There’s a fascinating interview with Fulham full back Denis Odoi in tomorrow’s Times by Henry Winter, who still remains one of the game’s most perceptive football correspondents.

I won’t breach the paywall too heavily ahead of publication, but some excerpts are worthy of note. It shouldn’t come as any surprise that our Belgian veteran believes playing at Craven Cottage is very special indeed:

“I don’t think there’s many better places to be at than Fulham. If Fulham was an established team in the Premier League it would potentially be the best club in the world to be at. Fulham’s a great family club. People are very close here. Craven Cottage is a great place to play, London’s a great city, you’re in the best part of the city, the southwest. There’s also financial backing from a great owner.

New stadiums might be nice but they don’t have much character. Craven Cottage is small but cosy to me. I really like it but the dressing rooms are horrible! For Covid, it wasn’t the best circumstances because it’s very tiny. But the Cottage is above us. It’s historic! It’s lovely that it is listed, so that’ll stay intact. The atmosphere is good. The fans are enthusiasts: ‘Oh we lost, but there’s always next week.’ ”

For me, the most striking part comes when we learn about Odoi’s insatiable appetite for improvement.

“My dad would go out and come back whenever it suited him. My mom made a decision to marry my dad also because she was pregnant with me and my sister. She was, ‘OK, I put myself in this situation so I have to take responsibility.’ That’s also why I’m very disciplined and take responsibility. When I was 12, I went on a tournament with Anderlecht, came back and my parents were divorced. My mother raised me and my sister. I know how hard she had to work in a fabric store and another store for us to have a decent life. So that’s why every day when I go to training it would be disrespectful to not work hard and not respect her efforts.”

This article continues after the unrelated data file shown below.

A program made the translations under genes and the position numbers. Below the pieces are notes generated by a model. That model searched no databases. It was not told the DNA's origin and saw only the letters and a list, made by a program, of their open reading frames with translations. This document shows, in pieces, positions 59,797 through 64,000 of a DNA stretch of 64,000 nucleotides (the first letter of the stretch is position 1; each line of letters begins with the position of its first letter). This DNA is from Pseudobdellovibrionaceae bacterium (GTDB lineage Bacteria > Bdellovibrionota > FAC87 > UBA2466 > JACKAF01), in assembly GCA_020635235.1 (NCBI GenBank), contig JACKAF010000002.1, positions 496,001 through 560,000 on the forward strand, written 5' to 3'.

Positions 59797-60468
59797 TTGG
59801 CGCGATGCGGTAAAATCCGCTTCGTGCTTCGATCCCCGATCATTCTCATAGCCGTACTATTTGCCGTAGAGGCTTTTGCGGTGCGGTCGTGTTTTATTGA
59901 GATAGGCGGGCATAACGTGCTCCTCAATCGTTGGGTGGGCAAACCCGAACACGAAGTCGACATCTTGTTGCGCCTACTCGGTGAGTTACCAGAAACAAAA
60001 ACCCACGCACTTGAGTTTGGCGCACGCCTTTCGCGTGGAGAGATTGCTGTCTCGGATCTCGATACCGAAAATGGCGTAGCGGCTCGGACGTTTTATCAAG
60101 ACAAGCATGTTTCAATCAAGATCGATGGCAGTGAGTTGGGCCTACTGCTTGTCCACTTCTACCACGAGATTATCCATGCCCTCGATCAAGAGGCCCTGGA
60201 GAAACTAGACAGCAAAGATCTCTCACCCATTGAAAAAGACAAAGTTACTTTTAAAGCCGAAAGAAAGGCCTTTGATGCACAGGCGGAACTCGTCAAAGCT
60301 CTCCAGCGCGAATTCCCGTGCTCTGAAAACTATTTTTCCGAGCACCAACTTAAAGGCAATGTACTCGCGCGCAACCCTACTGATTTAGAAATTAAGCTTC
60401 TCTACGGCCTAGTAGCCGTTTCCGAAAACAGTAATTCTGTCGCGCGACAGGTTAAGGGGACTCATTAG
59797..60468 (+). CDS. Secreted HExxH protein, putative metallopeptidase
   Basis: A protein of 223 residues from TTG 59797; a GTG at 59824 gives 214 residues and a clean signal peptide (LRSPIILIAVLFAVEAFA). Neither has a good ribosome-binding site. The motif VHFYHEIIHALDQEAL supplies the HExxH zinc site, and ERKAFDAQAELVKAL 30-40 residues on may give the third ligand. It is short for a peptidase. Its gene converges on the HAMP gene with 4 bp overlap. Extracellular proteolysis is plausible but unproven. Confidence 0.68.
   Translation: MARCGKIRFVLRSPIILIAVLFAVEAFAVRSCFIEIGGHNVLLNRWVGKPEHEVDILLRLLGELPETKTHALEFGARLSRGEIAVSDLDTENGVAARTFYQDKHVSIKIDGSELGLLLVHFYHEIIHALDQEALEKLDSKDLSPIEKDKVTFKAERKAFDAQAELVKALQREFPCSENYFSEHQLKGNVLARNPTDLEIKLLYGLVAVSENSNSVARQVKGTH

Odoi will step in for the injured Kenny Tete again tomorrow. He’ll do so without complain and give absolutely everything. Every club needs characters like this. But Denis is particularly special – he remains a fierce competitor and perfectionist on the field, but recognises the value of community and the importance of supporters. That’s why he is a fervent supporter of the Fulham Foundation and a regular at their many events. There’s nobody more befitting of cult hero status, in my mind.